FIG. 4 is a schematic-partial-cross-sectional view of the polishing pad of FIG. 3; and

FIG. 5 is a schematic of a polymeric capsule of FIG. 4 for illustrating light transmission.

DETAILED DESCRIPTION

Referring to FIG. 3, the present invention provides a polishing pad 40, useful for planarizing a substrate 42 in a CMP process, which is transparent and can be used with an in-situ optical end-point detection apparatus (not shown) without the need for an aperture or window, eliminates seams though which polishing composition may leak, and requires fewer steps to manufacture. The polishing pad 40 is mounted on a platen 44 such that the polishing surface 46 faces up and contacts the substrate 42. Also shown is a region of the polishing pad 50 that is shown in greater detail in FIG. 4.

As shown in FIG. 4, the polishing pad 40 is made from a polymeric matrix material 52 and includes polymeric capsules 54. The polymeric capsules 54 have a liquid core 56. FIG. 4 also shows pores 58 defined by the exposed cavity of the polymeric capsules 54 at or near the polishing surface 46. Each of the polymeric matrix material 52, the polymeric shell 70 (FIG. 5) and the liquid core 56 has a refractive index. In particular, the refractive index of the polymeric matrix material, the polymeric shell and the liquid core are similar such that the polishing pad is transparent and can be used for in-situ optical end-point detection. Preferably, the polishing pad is transparent to at least one wavelength of laser light that allows for in-situ optical end-point detection. Most preferably, the polishing pad is transparent to laser light of a wavelength of 640 to 670 nm.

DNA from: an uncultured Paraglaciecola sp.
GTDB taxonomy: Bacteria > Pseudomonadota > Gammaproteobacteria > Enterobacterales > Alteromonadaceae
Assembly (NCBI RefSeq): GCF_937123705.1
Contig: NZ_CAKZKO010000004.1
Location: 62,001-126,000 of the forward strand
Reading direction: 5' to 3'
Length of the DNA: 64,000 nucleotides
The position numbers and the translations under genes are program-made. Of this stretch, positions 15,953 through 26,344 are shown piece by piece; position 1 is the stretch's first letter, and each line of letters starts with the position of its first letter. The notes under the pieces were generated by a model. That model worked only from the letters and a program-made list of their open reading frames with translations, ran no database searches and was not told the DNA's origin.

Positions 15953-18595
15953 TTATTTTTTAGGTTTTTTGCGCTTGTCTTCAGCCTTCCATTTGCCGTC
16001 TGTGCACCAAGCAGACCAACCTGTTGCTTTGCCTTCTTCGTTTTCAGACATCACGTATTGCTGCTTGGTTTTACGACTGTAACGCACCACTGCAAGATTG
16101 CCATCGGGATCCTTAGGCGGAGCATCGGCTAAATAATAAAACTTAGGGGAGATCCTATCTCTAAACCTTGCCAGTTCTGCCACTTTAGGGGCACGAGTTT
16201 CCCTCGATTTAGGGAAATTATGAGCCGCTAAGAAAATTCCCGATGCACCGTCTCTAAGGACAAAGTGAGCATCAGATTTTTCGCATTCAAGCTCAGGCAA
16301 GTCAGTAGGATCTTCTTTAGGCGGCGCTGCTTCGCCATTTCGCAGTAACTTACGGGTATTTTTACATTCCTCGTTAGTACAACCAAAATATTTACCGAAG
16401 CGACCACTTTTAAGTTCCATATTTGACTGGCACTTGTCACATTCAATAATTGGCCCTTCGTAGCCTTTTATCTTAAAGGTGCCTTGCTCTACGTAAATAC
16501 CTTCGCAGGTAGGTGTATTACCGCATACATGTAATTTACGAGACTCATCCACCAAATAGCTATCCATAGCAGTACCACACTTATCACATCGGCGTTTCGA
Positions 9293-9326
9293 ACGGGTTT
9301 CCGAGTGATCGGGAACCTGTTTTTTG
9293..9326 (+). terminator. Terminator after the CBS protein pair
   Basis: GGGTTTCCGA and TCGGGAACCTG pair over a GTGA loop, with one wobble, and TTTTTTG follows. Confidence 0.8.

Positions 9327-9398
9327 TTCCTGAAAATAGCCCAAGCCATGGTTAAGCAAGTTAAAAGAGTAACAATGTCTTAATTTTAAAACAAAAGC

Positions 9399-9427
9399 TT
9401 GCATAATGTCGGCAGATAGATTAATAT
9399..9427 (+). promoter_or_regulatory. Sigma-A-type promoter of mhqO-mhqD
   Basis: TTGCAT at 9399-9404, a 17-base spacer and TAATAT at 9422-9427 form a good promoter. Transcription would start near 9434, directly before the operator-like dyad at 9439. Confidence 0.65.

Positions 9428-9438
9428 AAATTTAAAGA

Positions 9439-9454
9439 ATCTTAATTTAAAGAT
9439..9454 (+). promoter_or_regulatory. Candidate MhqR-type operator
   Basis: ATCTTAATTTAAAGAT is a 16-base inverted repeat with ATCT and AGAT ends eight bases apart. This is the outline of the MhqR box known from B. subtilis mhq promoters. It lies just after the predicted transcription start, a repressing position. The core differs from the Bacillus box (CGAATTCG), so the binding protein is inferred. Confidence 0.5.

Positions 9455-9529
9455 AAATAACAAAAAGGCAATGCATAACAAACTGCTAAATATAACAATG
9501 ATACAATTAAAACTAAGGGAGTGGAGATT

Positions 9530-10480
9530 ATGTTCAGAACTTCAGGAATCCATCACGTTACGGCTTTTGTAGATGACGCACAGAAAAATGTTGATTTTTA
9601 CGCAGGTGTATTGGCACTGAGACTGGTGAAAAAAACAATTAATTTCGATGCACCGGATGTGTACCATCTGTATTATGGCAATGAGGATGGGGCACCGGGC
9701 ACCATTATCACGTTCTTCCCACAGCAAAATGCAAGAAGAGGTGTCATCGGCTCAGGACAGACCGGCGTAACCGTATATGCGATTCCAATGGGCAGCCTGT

The polymeric matrix material 52 may comprise a thermoplastic material, for example, a thermoplastic poly (vinylidene chloride) PDVC, polyurethane, polyvinyl chloride, ethylene vinyl acetate, polyolefin, polyester, polybutadiene, ethylene-propylene terpolymer, polycarbonate and polyethylene teraphthalate, and mixtures thereof. In addition, matrix material 52 may comprise a thermoset material, for example, a cross-linked polyurethane, epoxy, polyester, polyimide, polyolefin, polybutadiene and mixtures thereof. Preferably, the polymeric matrix material 52 comprises a polyurethane, and more preferably comprises a cross-linked polyurethane, such as IC 1000™ and VisionPad™ polishing pads manufactured by Rohm and Haas Electronic Materials CMP Technologies.

Referring to FIG. 5, the polymeric shell 70 may comprise a thermoplastic material, for example, a thermoplastic polyurethane, polyvinyl chloride, ethylene vinyl acetate, polyolefin, polyester, polybutadiene, ethylene-propylene terpolymer, polycarbonate and polyethylene teraphthalate, and mixtures thereof. In addition, the polymeric shell 70 may comprise a thermoset material, for example, a cross-linked polyurethane, epoxy, polyester, polyimide, polyolefin, polybutadiene and mixtures thereof. Preferably, the polymeric shell 70 comprises PDVC.